Recently I wanted to create a new data collector in Windows Performance Monitor (perfmon) and the option to hit “Next” was grayed out (see screenshot below)
I checked Services and noticed the Task Scheduler service was disabled and the option to change it to start was grayed out. Next, I went into the Windows Registry (regedit.exe) and navigated to; HKEY_LOCAL_MACHINE –> SYSTEM –> CurrentControlSet –> servives –> Schedule
…and noticed the Start parameter was set to a value of 4 (see screenshot below).
I changed it to a value of 2 (see screenshot below)…
…restarted the server and launched Windows Perfmon. Lo and behold, the “Next” button was not grayed out and I could create a new data collector set! (see screenshot below). By the way, I am running Windows Server 2008 R2 Enterprise and I had to restart my server in order for the regedit modification to take effect.
5 Replies to “Perfmon Create New Data Collector Set Grayed Out (FIX)”
Wow, this is bizarre… it worked! Thanks Mohammad!
That registry key you mentioned did not exist on my machine. By creating it and setting its value to 2, the “Next” button is now available under “Create New Data Set”.
And it also fixed a seemingly unrelated problem – where the Start menu and other Windows RT apps would not respond to keyboard input, though other apps like Chrome would. The temporary fix for that had been to run ctfmon.exe on boot every time. Now, keyboard input works on boot.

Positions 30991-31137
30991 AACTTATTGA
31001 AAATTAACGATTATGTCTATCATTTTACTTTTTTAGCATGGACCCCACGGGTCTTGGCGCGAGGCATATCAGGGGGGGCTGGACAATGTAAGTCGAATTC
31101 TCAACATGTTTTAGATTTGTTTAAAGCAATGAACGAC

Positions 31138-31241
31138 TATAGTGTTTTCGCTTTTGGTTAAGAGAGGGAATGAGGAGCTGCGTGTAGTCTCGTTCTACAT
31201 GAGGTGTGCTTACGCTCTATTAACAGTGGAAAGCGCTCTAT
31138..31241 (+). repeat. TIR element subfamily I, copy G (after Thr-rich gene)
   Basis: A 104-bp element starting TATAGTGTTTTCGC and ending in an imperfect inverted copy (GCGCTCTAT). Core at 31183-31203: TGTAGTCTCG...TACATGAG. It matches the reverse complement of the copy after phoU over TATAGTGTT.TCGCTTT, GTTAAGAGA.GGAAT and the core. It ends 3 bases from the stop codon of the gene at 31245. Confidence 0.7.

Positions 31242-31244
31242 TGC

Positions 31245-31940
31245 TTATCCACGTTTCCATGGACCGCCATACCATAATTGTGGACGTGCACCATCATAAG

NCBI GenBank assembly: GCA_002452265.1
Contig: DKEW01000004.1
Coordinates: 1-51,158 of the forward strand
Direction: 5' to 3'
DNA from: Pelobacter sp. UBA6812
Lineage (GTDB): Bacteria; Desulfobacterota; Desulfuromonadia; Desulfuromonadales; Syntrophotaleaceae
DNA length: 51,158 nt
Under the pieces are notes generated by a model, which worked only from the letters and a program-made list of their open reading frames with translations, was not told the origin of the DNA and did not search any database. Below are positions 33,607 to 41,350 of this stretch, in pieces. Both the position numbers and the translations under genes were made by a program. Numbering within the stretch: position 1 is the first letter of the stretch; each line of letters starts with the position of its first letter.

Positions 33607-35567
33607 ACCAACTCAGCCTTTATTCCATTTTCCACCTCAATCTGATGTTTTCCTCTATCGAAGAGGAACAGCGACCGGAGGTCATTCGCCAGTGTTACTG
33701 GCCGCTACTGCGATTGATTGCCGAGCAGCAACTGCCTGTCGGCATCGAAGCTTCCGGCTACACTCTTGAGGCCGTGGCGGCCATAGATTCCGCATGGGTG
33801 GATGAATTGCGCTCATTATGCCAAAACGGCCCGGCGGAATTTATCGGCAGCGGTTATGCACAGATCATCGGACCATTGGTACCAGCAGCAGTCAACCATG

FYI – I’m running Windows 10 on a laptop.
Awesome Patrick! Glad it helped (and more) :)
Users are experiencing more then occasional Slow downs. I have a Win 2008R2 64bit standard OS with 32Gigs mem installed. trying to use perfmon to determine the problem. There are no critical events in event viewer. Memory seems to be in high usage by SQL server but that seems to be normal from everything I read as SQL serve will try to reserve as much memory as it can. How do I determine if I am truly maxing out memory and need to move to an OS with more memory capacity as 2008R2 standard is limited to 32Gigs? Thanks in advance for your assistance.
Thanks for your comment/question. There can be multiple factors as to why there are occasional slow downs.
You won’t necessarily see “critical events” because of SQL Server being slow. Have you set the max memory setting in SQL Server? If not, then it’ll use all the RAM and bring the OS to a possible halt. There are formulas out there on what to set as your max memory setting in SQL Server based on how much RAM the machine has. Since you have 32 GB, I’d try setting the max memory to 32 – 4 = 28 GB. Allow 4 GB for the OS. Also, are there other services running on the machine (i.e. IIS, Exchange, etc.?) Ideally, there shouldn’t be.
I would check out Pluralsight courses by SQLSkills. There is a specific one by Paul Randal called, “SQL Server: Performance Troubleshooting Using Wait Statistics” I highly recommend watching it if you haven’t already.
On a side note: I would upgrade to Win Server 2012 R2. The Standard Edition can go up to 4 TB.
Hope all this helps!
hi mohammed it ‘s not working for me this solution what i do please help me